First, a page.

Netflix: How the Streaming Giant Stacks Up Against Other Major Platforms

by Taylor Cunningham
netflix-how-streaming-giant-stacks-up-against-other-major-platforms

While Netflix has suffered several hits this year concerning subscribers,stockholders, and original content, it’s still holding as the most competitive streaming service on the market.

As of June, the company still boasted higher numbers than any of the competition with 220.67 million subscribers around the world. However, it is one of the only streaming services that has lost business this year. Since December 2021, nearly 1.2 million customers have unsubscribed from Netflix.

Meanwhile, the other notable services—such as Disney+, Hulu, HBO Max, Paramount +, and Peacock have been watching their numbers rise.

Disney + appears to be Netflix’s biggest competitor. The company added almost 8 million new subscribers in only three months. In April, it reported 137.7 million subscribers. And the Disney+, Hulu, and ESPN+ bundle reported 205.6 million that same month.

Warner Bros. owned HBO, HBO Max, and Discovery +have lured 1.7 million customers to their platforms with a combined count of 92.1 million subscribers. The number jumped by 1.7 million in two months.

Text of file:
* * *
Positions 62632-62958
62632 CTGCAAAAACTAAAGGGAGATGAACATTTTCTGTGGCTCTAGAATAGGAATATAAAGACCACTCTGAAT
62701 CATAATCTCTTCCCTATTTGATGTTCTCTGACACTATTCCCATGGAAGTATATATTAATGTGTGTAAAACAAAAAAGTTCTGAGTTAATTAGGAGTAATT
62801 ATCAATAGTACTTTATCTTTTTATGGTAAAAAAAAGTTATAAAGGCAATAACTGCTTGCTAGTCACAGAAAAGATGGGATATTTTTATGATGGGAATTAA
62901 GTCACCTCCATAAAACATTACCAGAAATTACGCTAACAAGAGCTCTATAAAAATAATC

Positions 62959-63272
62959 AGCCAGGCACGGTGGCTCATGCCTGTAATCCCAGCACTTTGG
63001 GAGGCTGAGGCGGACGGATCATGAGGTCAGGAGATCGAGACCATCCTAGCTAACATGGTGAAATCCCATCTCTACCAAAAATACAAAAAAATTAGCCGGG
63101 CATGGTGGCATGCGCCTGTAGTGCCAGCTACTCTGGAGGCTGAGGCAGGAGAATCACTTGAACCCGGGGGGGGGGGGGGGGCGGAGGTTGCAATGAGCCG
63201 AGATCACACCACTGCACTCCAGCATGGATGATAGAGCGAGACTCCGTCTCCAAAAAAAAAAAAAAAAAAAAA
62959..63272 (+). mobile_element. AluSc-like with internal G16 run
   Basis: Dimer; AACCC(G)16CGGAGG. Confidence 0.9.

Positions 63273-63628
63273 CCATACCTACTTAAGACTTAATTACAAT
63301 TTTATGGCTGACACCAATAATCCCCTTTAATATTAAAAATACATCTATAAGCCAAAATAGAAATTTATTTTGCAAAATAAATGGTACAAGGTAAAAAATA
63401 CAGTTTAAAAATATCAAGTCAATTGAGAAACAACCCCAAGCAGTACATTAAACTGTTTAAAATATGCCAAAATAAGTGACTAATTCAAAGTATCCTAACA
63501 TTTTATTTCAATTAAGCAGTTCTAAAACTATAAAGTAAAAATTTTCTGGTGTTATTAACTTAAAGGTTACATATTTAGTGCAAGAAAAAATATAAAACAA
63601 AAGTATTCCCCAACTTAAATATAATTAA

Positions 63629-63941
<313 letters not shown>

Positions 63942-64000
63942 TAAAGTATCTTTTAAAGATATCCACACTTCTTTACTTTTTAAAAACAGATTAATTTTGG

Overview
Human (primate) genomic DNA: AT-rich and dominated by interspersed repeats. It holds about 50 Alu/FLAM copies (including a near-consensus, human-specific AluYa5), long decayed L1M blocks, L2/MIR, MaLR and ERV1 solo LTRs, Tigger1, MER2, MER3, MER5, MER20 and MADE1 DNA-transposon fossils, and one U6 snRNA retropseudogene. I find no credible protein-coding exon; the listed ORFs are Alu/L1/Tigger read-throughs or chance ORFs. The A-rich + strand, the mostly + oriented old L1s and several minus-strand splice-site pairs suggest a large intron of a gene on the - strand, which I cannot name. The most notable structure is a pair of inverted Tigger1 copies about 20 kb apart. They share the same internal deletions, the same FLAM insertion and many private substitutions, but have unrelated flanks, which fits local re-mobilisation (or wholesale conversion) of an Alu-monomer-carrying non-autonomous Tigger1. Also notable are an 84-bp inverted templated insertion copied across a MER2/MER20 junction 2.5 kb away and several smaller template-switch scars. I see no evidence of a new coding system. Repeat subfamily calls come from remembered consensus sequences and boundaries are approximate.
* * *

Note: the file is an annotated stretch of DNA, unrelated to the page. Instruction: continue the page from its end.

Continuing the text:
Between December and June, Paramount+ gained more than 10 million, bringing its total to 43 million subscribers. Peacock reported 13 million paid subscribers, despite its free platform. And Hulu only gained 300,000 customers in three months. It currently has 45.6 million subscribers.

Netflix Suffers Worst Year in Over a Decade

The reports come after Netflix suffered its first subscriber loss in over a decade. And the loss fueled a costly lawsuit for the company.

After losing a staggeringly high amount of subscribers earlier this year, the company promised shareholders that the decline was only temporary and that the numbers would rise by the next quarter. However, that didn’t happen. So the shareholders filed a suit.

As Variety reported in May, the claimants alleged that Netflix lied about its subscriber growth for over six months. As a result, investors watched stock prices plummet. So they asked for “compensatory damages in favor of Plaintiff and the other Class members against all defendants, jointly and severally, for all damages sustained as a result of Defendants’ wrongdoing.”

Netflix had publically shared that a suffering economy, excessive password sharing, and the war in Ukraine were to blame for its problems. CEO Reed Hastings warned that the company could lose another two million subscribers. However, he had a few plans that he believed would reverse the problems.

Shortly after, the streamer’s stock value had a massive one-day drop. And with that, Hastings admitted that subscriber numbers were lower than expected, which prompted shareholders to take action.

In total, Netflix’s stock value dropped 67%. On November 17th, it was selling for $691.69 a share. On May 4th, the day of filing, the worth had fallen to $204.01 apiece.

Outsider.com